In all honesty I think this is a load of old cobblers. (That's not to
say someone couldn't get a Ph.d out of it, naturally - but it would
be one of those "deeply solemn without ever being intellectually
serious" doctorates that plague academia - and are rather pet hate. )
Background: I am a Brit - read analytic Philosophy at uni, so not
afraid of the odd bit of abstract thought, been here 15 years and two
of my marriages were in Shinto shrines. That last means I probably
know rather more about shintoism than - oh - 90% of the population.
At new year I trot off to the local shrine and ring the bell, and so on.
But let's assume that what you are referring to is a "cultural
mindset" rather than the detailed knowledge so clearly lacking in the
Japanese population at large. (What does stun me is how much "general
knowledge" an "educated" Japanese adult is permitted to be utterly
ignorant of without anyone thinking it amiss...)
I am always a little cautious about ascribing a "cultural mindset" to
another culture. Would we not react with mirth were we to be told by
"the Japanese" that we are not open to ubiquitous computing because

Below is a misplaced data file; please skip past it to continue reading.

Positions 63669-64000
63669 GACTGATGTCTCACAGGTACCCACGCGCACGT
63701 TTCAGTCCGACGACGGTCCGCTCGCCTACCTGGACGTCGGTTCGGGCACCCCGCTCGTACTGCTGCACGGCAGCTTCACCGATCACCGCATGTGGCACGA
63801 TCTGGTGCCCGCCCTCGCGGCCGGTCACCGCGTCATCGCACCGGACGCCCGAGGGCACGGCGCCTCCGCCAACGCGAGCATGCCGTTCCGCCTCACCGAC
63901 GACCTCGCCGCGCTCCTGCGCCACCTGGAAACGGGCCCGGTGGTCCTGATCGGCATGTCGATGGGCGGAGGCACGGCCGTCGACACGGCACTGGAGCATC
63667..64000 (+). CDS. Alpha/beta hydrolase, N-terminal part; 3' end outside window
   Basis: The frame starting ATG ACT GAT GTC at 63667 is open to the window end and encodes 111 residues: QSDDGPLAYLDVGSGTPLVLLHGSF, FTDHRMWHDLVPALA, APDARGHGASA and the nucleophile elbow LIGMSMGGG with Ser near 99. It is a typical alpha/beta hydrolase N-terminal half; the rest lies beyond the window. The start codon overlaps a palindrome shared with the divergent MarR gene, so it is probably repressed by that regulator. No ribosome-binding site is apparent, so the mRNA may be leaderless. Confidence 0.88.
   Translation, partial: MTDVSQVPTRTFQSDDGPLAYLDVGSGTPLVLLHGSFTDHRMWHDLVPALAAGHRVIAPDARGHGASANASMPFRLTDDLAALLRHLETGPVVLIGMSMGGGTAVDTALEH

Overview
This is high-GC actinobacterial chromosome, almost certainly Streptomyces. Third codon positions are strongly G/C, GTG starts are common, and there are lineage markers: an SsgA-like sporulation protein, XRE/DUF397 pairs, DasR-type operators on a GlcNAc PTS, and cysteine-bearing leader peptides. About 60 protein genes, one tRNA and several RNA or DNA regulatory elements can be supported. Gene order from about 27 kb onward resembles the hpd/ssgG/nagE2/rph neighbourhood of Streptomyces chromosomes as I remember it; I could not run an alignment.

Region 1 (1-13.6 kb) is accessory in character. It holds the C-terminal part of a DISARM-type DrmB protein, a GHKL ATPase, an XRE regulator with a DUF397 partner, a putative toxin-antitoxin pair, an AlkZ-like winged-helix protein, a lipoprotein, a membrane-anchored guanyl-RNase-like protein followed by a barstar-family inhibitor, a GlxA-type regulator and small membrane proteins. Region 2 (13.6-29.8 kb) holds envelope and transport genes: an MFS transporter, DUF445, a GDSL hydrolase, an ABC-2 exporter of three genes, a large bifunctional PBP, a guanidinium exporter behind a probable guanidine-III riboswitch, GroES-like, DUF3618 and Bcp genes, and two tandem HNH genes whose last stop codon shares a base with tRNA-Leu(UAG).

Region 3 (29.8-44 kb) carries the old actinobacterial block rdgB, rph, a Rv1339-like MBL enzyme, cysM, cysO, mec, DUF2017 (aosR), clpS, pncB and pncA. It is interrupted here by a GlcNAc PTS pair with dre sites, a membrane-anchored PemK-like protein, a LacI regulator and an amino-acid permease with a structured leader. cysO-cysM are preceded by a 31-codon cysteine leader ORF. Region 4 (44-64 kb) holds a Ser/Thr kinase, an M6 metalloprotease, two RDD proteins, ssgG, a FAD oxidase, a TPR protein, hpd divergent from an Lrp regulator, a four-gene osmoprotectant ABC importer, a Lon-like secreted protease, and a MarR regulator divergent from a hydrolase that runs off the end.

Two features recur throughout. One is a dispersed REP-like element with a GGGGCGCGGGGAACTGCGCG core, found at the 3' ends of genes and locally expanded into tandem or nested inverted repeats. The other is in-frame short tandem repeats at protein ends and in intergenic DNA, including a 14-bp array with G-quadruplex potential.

our cultural mindset is that of the Anglican Church? (slash
Protestantism, slash Catholicism)?
It has to be said that foreigners coming into this culture take - oh
- all of 5 minutes to become just as accustomed to ubiquitous
computing as the JPs. Without, it has to be said, a crash course in
> The kami represent a cultural precedent for
> ascribing virtual qualities to real objects.
How unlike - say - Christianity, which has never had its saintly
relics, its holy places and which has no beliefs about - say, the
status of the bread and wine in the holy communion, etc....
Surely the ascription of virtual qualities to real objects is
fundamental to many, if not most, forms of religion?
You don't want to say that "the Japanese believe X, Y and Z about
shinto kami" - because many of them are blissfully ignorant - so you
are driven back to saying that it is a "cultural precedent". But
since such precedents can be found in every culture that has been
influenced by religion, you have to make a case as to how this